Besides trout and salmon, the bass also feed on the lake’s abundant crayfish population, making Bullards Bar “spots” unusually fat, “football” shaped.
Boucke relates that anglers use live crayfish and minnows to entice Bullards Bar bass, along with plastic worms, swimbaits, spinnerbaits and drop shot rigs.
Sheldon Bright was among the first anglers to begin targeting Bullards spots seriously.
“The best year-round method for catching spotted bass at Bullards Bar is drop shotting with shad pattern Robo Worms,” said Bright. “Throwing jigs and swimbaits is also effective.”
When the water warms up, throwing Lucky Craft ripbaits and Senkos can also be very productive. “On most lakes, you can expect to catch a 1 to 2 pound spotted bass on a Senko off a tree,” said Bright. “However, on Bullards Bar, you can expect to hook a 4 to 5 pound spotted bass while using the same method.”
Sheldon shared that the best bass fishing is generally available from May through July. “Anglers can catch and released 30 to 60 fish in a day during that period,” said Bright. “That’s really awesome fishing, especially when you consider that the bass average 2 to 4 pounds each.”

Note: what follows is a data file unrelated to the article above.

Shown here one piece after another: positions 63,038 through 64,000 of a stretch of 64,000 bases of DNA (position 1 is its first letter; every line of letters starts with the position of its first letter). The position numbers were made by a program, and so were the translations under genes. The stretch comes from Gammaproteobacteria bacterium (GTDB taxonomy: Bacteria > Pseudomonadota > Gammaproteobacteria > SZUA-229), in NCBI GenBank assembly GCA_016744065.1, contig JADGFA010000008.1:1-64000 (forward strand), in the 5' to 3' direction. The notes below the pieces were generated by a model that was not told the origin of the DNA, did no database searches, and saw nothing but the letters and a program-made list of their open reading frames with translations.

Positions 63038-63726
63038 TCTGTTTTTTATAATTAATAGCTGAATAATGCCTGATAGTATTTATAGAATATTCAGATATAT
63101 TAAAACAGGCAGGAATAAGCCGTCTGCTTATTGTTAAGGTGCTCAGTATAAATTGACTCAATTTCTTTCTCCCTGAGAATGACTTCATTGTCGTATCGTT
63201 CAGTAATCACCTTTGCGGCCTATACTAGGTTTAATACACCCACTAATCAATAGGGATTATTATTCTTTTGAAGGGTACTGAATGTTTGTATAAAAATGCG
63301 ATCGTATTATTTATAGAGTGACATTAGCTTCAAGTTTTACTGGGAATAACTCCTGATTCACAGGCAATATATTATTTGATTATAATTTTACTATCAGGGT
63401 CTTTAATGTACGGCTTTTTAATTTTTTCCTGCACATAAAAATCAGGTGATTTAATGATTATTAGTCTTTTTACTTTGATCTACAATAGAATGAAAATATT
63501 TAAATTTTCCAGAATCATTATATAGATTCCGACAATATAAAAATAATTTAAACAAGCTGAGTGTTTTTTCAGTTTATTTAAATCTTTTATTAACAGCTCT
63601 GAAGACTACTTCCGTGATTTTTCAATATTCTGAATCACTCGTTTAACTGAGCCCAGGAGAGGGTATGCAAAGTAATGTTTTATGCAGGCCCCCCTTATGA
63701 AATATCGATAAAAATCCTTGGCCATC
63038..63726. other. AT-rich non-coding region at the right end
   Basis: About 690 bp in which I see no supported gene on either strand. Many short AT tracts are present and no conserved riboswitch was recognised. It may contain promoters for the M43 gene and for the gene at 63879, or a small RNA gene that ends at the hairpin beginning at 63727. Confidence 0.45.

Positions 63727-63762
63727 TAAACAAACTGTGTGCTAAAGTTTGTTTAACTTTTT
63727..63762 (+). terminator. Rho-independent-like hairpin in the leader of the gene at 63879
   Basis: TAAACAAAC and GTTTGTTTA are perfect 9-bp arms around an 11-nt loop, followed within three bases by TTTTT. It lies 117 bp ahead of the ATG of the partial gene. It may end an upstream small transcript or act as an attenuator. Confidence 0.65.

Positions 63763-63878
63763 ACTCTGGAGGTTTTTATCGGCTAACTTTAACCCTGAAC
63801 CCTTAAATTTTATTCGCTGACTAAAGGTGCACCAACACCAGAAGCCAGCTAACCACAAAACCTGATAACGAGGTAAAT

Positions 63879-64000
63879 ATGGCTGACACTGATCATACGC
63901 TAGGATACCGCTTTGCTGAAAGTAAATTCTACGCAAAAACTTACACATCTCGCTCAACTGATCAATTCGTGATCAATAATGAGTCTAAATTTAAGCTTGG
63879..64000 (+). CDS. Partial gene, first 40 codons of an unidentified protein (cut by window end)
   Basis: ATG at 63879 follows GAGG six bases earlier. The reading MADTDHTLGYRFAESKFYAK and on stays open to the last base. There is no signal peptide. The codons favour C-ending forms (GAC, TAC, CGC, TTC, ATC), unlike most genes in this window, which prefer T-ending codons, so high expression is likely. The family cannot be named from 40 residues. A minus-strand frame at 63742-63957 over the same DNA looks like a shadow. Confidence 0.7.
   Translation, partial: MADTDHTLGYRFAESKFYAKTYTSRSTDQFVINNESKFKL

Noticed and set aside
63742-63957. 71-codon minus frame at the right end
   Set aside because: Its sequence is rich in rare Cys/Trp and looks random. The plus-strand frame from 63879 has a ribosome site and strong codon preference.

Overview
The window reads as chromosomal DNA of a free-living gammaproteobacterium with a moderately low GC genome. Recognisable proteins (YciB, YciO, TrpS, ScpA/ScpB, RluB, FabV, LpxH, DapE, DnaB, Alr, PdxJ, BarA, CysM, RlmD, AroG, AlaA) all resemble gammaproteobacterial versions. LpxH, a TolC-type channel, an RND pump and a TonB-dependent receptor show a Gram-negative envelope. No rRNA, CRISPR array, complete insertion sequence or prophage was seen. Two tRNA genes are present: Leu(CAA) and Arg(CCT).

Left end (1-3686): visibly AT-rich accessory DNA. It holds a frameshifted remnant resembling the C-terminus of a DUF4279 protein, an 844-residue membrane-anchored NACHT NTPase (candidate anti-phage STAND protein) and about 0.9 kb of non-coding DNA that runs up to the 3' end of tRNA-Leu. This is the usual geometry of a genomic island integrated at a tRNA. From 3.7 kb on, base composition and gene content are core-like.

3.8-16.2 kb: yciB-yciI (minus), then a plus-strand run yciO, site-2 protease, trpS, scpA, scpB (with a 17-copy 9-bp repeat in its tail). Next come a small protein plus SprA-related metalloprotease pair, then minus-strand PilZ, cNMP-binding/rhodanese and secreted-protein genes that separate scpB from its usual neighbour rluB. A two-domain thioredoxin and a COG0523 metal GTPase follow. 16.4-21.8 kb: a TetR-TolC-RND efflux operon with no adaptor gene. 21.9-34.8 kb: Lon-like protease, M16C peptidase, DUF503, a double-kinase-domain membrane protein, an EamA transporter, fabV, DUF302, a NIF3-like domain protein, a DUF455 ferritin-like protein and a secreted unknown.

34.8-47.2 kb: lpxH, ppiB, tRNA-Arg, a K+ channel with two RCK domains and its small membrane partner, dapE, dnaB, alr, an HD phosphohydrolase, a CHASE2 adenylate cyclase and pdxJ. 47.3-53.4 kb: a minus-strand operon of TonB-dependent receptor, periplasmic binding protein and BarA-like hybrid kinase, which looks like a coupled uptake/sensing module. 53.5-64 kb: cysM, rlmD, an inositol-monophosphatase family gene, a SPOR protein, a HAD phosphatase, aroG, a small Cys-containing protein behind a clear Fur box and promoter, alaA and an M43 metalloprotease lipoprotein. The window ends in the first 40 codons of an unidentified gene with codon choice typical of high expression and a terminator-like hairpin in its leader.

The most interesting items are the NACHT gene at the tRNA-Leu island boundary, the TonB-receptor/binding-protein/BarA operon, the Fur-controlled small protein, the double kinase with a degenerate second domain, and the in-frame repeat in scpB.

As is the case on many other lakes where Alabama spotted bass have been introduced, the fishing for smallmouth and largemouth bass has declined on Bullards Bar.
“I can go 3 to 4 trips in a row without hooking a largemouth at Bullards Bar,” said Bright. “And largemouth over 3 pounds are rare. The smallmouth numbers have also declined; although you can hook a few if you target the areas known to hold smallmouths.”
“Bullards Bar has an amazing, healthy spotted bass fishery,” concluded Bright.
In the final analysis, the dominance of spotted bass over smallmouth and largemouth bass in Bullards is due to three major factors.
First, spotted bass spawn deeper in the water column than largemouths and smallmouths. They are less subject to the fluctuations in water levels common in California reservoirs during the spring spawning season.
Second, the “spots” frequent open water to feed on kokanee and trout, rather than just holding close to structure. This has resulted in trout and salmon trollers often hooking as many bass as salmonids while fishing open water on the reservoir.
Third, “spots” are very opportunistic feeders, continuing to feed when water temperatures cool down during the winter months, in contrast to smallmouth and largemouth bass. These unique and popular fish continue to be active when other members of the sunfish family develop “winter lockjaw.”
The Alabama spotted bass is a relatively recent introduction to the state’s fisheries, with the DFW introducing the fish to the state in 1974. Since that time spots have become not only the dominant bass, but the dominant predator at many northern and central California reservoirs.
While it is true that the average spot at lakes like Shasta and Oroville only run about 12 inches, this isn’t the case at Bullards where the average fish is over 2 pounds.
If you want to experience spotted bass action at it’s best, plan on visiting Bullards Bar this spring!